What is Chronic Kidney Disease (Definition)?

Chronic kidney disease is the final common pathway in many different diseases that affect the kidney. Common causes include inflammations of the glomeruli (glomerulonephritis) and of the renal calices (pyelonephritis) as well as chronic high blood pressure (hypertension) and diabetes mellitus.

Chronic kidney disease is characterised by a progressive loss of renal function. Depending on the activity of the underlying disease process, renal function may be lost slowly or rapidly. The end stage of kidney failure may develop over many years or within only a few months.

In general, the functional units of the kidney – the nephrons – cannot recover after injury; i.e., they are either active or functionally dead. However, because there are so many nephrons, the kidneys have a large functional reserve. The body can cope with the loss of one kidney as well as a considerable accumulation of waste products.

Stages of chronic kidney disease

Defined by the level of the kidney function (glomerular filtration rate, GFR), there are five stages of chronic kidney disease (according to NKF-KDOQI Guidelines [1]). Stage 1 (GFR < 90 ml/min/1.73 m2) is the earliest, while stage 5 (GFR < 15 ml/min/1.73 m2) represents overt kidney failure. This stage is also called end-stage kidney disease (ESKD) or end-stage renal disease (ESRD). At this point, less than 15 % of the kidney tissue is working and dialysis is necessary for survival.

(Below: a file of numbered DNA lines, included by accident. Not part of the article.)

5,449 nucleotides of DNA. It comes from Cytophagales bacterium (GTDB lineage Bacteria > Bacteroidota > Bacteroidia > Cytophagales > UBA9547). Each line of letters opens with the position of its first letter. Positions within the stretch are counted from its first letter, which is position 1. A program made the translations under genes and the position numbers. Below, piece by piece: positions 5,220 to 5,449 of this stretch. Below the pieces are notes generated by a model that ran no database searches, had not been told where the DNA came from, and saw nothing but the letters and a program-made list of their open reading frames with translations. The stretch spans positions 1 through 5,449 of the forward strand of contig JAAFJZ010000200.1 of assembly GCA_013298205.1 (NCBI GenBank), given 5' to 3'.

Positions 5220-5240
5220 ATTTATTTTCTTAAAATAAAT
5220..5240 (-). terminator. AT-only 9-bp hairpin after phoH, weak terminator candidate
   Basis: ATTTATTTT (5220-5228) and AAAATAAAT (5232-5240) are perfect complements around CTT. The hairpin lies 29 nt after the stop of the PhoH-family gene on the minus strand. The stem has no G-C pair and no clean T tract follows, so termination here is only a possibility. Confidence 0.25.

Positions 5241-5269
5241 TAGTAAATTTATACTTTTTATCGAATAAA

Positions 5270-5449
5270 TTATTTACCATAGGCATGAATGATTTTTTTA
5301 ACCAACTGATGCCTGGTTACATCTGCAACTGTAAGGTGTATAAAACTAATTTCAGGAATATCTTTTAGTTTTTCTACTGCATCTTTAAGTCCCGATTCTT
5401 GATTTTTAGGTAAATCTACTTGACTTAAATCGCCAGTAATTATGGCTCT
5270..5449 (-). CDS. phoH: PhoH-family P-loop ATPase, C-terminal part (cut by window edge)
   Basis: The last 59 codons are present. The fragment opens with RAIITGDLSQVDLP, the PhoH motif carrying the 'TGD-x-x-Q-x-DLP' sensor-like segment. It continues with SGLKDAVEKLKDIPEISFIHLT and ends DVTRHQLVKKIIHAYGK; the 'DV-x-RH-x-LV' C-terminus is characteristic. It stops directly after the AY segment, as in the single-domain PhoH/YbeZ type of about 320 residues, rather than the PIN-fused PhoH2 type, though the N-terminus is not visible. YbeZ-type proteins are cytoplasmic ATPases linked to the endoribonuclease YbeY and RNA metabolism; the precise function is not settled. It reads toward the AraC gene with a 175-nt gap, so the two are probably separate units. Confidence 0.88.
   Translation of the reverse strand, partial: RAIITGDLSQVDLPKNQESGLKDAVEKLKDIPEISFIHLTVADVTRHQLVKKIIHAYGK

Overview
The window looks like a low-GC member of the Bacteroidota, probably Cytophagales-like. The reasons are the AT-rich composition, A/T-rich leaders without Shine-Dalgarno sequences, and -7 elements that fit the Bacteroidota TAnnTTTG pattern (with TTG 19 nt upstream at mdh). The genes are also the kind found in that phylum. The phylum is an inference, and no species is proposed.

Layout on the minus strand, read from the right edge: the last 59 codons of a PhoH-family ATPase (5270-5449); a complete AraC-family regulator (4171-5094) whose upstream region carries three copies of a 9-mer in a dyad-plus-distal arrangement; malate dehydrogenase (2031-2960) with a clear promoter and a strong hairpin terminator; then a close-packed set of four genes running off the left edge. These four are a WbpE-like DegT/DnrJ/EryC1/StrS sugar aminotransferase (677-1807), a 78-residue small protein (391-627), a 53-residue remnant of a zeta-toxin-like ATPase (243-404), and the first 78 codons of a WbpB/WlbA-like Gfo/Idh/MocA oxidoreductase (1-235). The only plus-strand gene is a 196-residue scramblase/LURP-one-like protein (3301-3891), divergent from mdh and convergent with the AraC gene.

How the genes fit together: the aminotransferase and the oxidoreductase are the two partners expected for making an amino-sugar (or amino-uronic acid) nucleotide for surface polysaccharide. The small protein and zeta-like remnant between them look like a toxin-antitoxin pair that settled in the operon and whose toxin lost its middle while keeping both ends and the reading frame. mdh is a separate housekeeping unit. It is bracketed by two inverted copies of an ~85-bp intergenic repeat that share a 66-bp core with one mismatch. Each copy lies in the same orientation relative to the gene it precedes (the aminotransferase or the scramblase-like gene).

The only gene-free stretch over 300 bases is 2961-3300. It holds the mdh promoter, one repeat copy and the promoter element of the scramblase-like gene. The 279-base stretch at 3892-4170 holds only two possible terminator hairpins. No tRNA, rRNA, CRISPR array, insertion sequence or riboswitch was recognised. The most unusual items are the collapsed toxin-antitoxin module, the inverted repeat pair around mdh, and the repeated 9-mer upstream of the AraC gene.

Stages of chronic kidney disease according to NKF-KDOQI Guidelines [1]

Did you know...?

  • Diabetes and high blood pressure cause about 70 % of kidney failure cases.

  • Heart disease is the major cause of death for all people with CKD.

  • About one third of people with diabetes will get chronic kidney disease.

  • High blood pressure is both a cause and a complication of chronic kidney disease, because damaged kidneys are less able to help control blood pressure.

Content last updated
  1. KDOQI Clinical Practice Guidelines for Chronic Kidney Disease: Evaluation, Classification and Stratification. Am J Kidney Dis 2002; 39 (Suppl 1): 1-222. http://www.kidney.org/professionals/KDOQI/guidelines_ckd/p4_class_g1.htm (last visited 30.03.2010)
  2. Fauci A, Braunwald E, Kasper DL et al.: Harrison´s Principles of Internal Medicine, 17th Edition, 2008